The discovery and development of
antimicrobials, also called "miracle
drugs", has been one of the most important advances in the history
of modern medicine. However, these magic bullets are losing their efficacy
due to the development of antimicrobial resistance. Infections caused by
multi-drug resistant organisms have a higher morbidity and mortality, and
the treatment is longer and more expensive.
Antimicrobial resistance is a serious problem that
strikes at the core of infectious disease control. Multi-drug resistant
organisms are an epidemiological concern, as they may spread locally,
regionally or globally through individual contacts, poor sanitation, travel
or the food chain. Antimicrobial resistance and its global spread,
threatens not only the continued effectiveness of antimicrobials, but also
risks jeopardizing global health security. Therefore, the World Health
Organization (WHO) declared antimicrobial resistance as the theme for the
World Health Day 2011.
Message from the WHO
Representative to India
Health Day 2011 Brochure (Pdf)
Antimicrobial resistance is not a new problem but one
that is becoming more dangerous; urgent and consolidated efforts are needed to
avoid regressing to the pre-antibiotic era.
To underline the importance of growing antimicrobial
resistance, WHO has selected combating antimicrobial resistance as the
theme for World Health Day 2011.On World Health Day 2011, WHO will
introduce a six-point policy package to combat the spread of antimicrobial resistance.
We live in an era in which we depend on antibiotics,
and other antimicrobial medicines to treat conditions that decades ago, or even a few years ago, as
in the case of HIV/AIDS, would have proved fatal. When antimicrobial
resistance - also known as drug resistance - occurs, it renders these
medicines ineffective. For World Health Day 2011, WHO will be calling for
intensified global commitment to safeguard these medicines for future generations. Antimicrobial
resistance - the theme of World Health Day 2011 - and its global spread,
threatens the continued effectiveness of many medicines used today to treat
Considering the above, WHO will call on governments
and stakeholders to implement policies and practices needed to prevent and
counter the emergence of highly resistant microorganisms.
Antimicrobial resistance also known as drug
resistance occurs when microorganisms such as bacteria, viruses, fungi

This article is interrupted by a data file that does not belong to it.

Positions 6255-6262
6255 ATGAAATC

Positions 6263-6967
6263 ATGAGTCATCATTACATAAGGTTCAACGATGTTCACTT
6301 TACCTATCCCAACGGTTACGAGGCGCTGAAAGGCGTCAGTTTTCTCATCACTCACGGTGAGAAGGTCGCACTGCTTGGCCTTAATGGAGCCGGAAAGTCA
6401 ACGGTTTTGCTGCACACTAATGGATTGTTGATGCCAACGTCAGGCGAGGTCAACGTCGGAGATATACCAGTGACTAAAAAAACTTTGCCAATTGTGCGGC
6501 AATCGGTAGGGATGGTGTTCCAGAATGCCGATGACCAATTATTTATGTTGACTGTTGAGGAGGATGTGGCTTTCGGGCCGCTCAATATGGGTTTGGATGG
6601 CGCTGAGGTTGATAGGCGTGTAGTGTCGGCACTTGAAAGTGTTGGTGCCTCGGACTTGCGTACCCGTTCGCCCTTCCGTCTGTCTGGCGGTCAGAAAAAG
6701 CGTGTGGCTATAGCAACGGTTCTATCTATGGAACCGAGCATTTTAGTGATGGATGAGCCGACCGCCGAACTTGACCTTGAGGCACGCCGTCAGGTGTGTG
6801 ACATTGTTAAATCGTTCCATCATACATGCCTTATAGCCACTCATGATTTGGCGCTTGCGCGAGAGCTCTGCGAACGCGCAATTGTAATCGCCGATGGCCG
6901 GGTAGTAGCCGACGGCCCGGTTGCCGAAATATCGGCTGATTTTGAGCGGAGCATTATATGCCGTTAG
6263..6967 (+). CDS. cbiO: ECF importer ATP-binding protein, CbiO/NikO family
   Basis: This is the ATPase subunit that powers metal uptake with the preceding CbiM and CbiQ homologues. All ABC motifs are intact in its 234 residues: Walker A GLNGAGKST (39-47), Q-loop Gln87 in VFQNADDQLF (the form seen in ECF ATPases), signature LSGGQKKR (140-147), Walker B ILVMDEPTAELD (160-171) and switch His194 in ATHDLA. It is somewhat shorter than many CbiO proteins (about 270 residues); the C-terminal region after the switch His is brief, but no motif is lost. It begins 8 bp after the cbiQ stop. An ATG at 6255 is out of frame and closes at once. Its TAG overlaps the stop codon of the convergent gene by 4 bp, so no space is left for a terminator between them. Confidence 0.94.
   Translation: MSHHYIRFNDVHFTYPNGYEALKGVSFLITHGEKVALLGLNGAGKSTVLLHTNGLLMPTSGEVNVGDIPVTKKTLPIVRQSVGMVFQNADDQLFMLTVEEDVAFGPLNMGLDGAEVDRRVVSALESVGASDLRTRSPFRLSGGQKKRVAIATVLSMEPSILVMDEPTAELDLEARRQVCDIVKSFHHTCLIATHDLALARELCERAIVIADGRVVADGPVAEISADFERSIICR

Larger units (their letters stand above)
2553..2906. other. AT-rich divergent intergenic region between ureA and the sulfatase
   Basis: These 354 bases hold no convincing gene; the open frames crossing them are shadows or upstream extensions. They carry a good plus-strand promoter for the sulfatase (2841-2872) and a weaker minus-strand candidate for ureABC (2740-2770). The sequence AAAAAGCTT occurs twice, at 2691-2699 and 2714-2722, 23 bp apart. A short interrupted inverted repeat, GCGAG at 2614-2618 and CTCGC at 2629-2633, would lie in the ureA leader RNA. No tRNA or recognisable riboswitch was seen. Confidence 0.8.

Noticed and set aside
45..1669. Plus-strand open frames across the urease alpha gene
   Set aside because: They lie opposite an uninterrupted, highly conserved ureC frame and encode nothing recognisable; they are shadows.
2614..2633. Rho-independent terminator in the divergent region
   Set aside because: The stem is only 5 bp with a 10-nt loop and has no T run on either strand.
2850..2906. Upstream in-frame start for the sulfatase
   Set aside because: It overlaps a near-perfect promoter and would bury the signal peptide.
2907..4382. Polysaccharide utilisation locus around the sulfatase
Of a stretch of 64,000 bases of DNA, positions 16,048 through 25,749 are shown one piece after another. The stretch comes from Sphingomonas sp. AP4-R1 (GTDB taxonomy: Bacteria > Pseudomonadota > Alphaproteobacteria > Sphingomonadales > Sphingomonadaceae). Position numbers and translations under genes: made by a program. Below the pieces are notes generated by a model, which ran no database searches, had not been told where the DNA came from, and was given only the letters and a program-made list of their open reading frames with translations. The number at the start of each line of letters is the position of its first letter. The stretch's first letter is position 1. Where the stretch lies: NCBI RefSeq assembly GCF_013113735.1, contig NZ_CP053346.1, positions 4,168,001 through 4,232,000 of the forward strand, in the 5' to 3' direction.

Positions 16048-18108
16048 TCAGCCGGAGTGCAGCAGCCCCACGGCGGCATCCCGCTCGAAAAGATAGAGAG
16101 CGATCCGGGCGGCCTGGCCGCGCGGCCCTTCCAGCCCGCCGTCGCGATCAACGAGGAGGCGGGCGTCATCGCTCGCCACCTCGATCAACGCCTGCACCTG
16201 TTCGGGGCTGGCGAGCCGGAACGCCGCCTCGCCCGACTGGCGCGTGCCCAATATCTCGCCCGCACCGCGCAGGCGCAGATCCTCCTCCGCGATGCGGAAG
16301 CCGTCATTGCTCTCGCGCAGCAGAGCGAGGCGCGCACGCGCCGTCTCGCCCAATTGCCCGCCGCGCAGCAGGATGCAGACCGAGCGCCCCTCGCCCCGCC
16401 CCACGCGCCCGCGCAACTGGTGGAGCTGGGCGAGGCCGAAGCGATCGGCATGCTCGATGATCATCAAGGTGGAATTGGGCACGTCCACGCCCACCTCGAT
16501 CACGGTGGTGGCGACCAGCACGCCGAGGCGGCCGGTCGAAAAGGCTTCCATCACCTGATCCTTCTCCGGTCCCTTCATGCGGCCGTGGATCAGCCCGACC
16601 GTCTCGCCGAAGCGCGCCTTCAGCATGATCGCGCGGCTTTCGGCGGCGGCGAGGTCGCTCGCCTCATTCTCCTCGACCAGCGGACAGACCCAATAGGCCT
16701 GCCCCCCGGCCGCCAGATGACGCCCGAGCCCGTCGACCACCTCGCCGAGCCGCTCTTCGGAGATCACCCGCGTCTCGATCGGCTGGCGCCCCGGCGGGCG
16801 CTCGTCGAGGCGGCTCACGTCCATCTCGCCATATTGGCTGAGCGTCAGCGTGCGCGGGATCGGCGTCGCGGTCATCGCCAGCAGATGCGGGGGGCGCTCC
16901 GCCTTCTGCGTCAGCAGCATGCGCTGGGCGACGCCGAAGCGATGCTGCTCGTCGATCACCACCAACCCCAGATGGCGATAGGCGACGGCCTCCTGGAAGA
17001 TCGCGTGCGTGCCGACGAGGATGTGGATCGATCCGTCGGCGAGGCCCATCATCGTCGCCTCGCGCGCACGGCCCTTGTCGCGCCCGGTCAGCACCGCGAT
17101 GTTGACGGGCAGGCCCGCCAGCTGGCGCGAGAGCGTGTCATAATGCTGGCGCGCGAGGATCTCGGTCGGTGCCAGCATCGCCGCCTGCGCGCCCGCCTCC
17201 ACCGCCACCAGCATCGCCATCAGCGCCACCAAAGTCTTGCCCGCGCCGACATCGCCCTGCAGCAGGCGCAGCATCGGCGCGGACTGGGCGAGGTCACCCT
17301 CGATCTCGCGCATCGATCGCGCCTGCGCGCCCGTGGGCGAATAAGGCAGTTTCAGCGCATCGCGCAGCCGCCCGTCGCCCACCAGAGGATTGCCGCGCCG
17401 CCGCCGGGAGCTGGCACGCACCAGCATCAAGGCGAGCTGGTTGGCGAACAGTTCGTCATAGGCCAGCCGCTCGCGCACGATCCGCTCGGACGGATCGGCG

and parasites change in ways that render the medications used to cure the
infections they cause ineffective. When the microorganisms become resistant
to most antimicrobials they
are often referred to as superbugs.
This is a major concern because a resistant infection may kill, can spread
to others, and imposes huge costs to individuals and society.
Antimicrobial resistance is facilitated by
the inappropriate use of medicines, for example, when taking lower doses or
not completing a prescribed course of treatment. Low-quality medicines,
wrong prescriptions and poor infection prevention and control also
encourage the development and spread of drug resistance.
The emergence of AMR is a complex problem driven by
many interconnected factors; single, isolated interventions have little
impact. A global and national multi-sectoral response is urgently needed to combat the growing threat of
WHO calls on all key stakeholders, including
policy-makers and planners, the public and patients, practitioners and prescribers, pharmacists and dispensers, and the
pharmaceutical industry, to act and take responsibility for combating
antimicrobial resistance. On World Health Day 2011, WHO will introduce a
six-point policy package to combat the spread of antimicrobial resistance:
to a comprehensive, financed national plan with accountability and civil
surveillance and laboratory capacity
uninterrupted access to essential medicines of assured quality
and promote rational use of medicines, including in animal husbandry, and
ensure proper patient care
use of antimicrobials in food-producing animals
infection prevention and control
innovations and research and development for new tools